Home – Permanent or Transient?

In a recent conversation, two very divergent opinions emerged.

Home – Permanent or Transient?

I happened to mention that, when I travel, it always reinforces to me that Canada is the best place in the world . . . and Nettie Lake is the best place in Canada. Travelling stretches me in very necessary and useful ways, but how I love home! There is something about coming home that is as wonderful as, or better than, the excitement of going away. However, the person I was talking to ventured that he thinks he could be anywhere in the world and feel at home. Home isn’t necessarily tied to a location or familiarity. He wondered if his background, which included elements of homelessness, prevented him from attaching deeply to any one spot, and thus allowed him make any place in the world home. As I considered these perspectives, I realized that despite seeming to be completely opposite, both could quite possibly be right and fit within the variety God has arranged to fulfil His purposes in this world. Alternatively, each could be a roadblock to God’s will being achieved in our lives. Each has pros and cons. Each has the ability to be an asset or a snare to service. Both of our distinct lots in life (and they are very different) could be God-given desires to accomplish His desired purpose in us on this earth.

Many questions cropped up after this exchange. How does my understanding, experience, and sense of home impact who I am and who I become? Does the type of home I know affect how I interact with the world? Does my home stifle my usefulness, turning into a trap of sorts, that holds me still with deep roots that won’t let me go? Or does it steady me and give me a secure base to invest in a long-term deep way with the people and community around me? Does it tie me or free me? Would I be willing to relinquish it (in the location sense of it) to increase my sphere of service? Could the freedom that comes from being transient also prevent me from shouldering responsibility, and loose the moorings I need to develop deep and lasting relationships where I am able to care for people in an ongoing way? Is it easier to live with shallower roots, less long-term responsibility, and the ability to minister on a broad spectrum? Or is it easier to settle in for the long haul and see the problems that arise through to their conclusion? Does ease even matter? Do I even get to choose? Is there room for both of these options, the Lord deciding which one is my lot? Permanent and deep-rooted for me, flexible and wide-ranging for him?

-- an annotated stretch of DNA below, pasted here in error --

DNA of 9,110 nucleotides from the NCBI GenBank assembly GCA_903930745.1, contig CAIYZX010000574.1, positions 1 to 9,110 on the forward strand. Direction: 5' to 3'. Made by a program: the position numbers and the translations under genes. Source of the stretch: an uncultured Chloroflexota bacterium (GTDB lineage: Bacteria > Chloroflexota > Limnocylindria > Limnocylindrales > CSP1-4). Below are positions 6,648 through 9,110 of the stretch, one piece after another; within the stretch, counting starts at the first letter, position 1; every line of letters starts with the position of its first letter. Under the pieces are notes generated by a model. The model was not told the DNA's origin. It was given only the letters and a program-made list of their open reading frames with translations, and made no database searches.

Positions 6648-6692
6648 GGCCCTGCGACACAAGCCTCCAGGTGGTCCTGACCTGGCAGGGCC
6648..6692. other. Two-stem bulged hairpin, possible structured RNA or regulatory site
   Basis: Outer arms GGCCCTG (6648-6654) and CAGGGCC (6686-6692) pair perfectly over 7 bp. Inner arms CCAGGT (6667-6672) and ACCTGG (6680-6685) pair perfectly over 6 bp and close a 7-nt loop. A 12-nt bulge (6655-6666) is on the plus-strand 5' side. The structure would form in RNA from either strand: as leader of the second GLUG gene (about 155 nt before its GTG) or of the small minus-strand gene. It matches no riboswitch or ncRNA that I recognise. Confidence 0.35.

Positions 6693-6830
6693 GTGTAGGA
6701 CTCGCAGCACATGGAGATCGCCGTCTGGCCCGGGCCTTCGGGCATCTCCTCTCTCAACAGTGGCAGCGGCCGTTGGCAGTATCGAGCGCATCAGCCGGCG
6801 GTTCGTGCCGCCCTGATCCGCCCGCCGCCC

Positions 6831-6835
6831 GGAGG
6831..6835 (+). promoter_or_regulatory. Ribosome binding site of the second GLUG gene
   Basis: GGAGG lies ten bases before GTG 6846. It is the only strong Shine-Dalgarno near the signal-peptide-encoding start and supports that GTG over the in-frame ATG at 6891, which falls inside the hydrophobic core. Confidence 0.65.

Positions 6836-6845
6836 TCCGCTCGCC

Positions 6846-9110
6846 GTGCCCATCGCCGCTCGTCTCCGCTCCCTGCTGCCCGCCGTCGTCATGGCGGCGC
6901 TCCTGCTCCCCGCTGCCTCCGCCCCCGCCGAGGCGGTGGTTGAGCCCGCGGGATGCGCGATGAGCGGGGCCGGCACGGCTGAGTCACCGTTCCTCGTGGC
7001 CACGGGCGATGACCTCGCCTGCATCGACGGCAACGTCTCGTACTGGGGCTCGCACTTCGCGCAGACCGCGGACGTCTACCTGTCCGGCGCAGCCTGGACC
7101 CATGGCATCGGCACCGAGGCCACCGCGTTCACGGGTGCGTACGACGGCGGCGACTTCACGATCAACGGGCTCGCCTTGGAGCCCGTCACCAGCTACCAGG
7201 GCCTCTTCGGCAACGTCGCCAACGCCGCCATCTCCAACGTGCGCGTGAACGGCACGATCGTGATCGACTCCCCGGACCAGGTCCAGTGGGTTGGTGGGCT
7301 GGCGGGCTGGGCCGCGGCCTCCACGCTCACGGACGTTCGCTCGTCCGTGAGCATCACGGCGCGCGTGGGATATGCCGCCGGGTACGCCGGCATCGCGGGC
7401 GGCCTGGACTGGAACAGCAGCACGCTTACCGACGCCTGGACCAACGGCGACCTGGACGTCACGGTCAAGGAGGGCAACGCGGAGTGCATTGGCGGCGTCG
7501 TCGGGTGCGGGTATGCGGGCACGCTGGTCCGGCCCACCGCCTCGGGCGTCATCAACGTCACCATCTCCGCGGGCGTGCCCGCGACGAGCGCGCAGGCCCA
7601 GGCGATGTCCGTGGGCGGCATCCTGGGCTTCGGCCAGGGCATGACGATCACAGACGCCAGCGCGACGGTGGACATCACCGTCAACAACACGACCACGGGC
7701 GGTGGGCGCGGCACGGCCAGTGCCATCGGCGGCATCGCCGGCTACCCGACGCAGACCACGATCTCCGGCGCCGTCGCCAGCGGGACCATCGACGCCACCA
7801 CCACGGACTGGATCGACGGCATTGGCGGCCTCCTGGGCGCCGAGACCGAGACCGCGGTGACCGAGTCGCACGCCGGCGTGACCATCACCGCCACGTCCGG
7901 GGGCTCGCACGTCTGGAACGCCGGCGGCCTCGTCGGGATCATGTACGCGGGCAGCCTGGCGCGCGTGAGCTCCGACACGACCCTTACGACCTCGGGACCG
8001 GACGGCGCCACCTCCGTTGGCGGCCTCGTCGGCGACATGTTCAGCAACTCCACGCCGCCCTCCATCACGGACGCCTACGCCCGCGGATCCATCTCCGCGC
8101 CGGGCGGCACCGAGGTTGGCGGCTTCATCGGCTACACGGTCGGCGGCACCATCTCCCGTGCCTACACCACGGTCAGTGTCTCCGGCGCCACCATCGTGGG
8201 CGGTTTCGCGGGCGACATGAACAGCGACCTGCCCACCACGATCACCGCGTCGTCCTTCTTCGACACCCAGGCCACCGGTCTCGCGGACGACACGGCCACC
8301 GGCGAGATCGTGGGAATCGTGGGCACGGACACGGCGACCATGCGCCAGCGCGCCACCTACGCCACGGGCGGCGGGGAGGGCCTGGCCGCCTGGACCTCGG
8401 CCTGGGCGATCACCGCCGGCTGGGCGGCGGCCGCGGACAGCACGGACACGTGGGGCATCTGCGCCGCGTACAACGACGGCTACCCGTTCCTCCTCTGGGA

There are many examples in scripture of both options that help us to see the benefits of each. The Lord Jesus warned a man eager to join Him that they weren’t staying in the best inns as they travelled from place to place ministering to the lost sheep of Israel. In fact, despite growing up in a specific and settled location, Jesus’ ministry was very transient, moving from location to location, and He is described as hardly having a place to lay His head (see Matthew 8:18-20). We notice, however, just how many times He enjoyed refreshment at the home of Mary and Martha and Lazarus, complete with a bustling and anxious hostess. Their home was a stable and reliable option that afforded love and care to the weary travellers on many occasions. Food, lodging, welcome and warmth – key ingredients in a hospitable home – were all offered and enjoyed in Bethany. Indeed, the community in Bethany shows us the impact just such a home can have, as the concern for Lazarus, and the testimony resulting from his resurrection, affected their many friends and neighbours in that specific location. The home of Mary and Martha and Lazarus set the stage and provided a wonderful opportunity for the Lord to reach the community in Bethany (see Luke 10:38-42; John 11:1-12:11).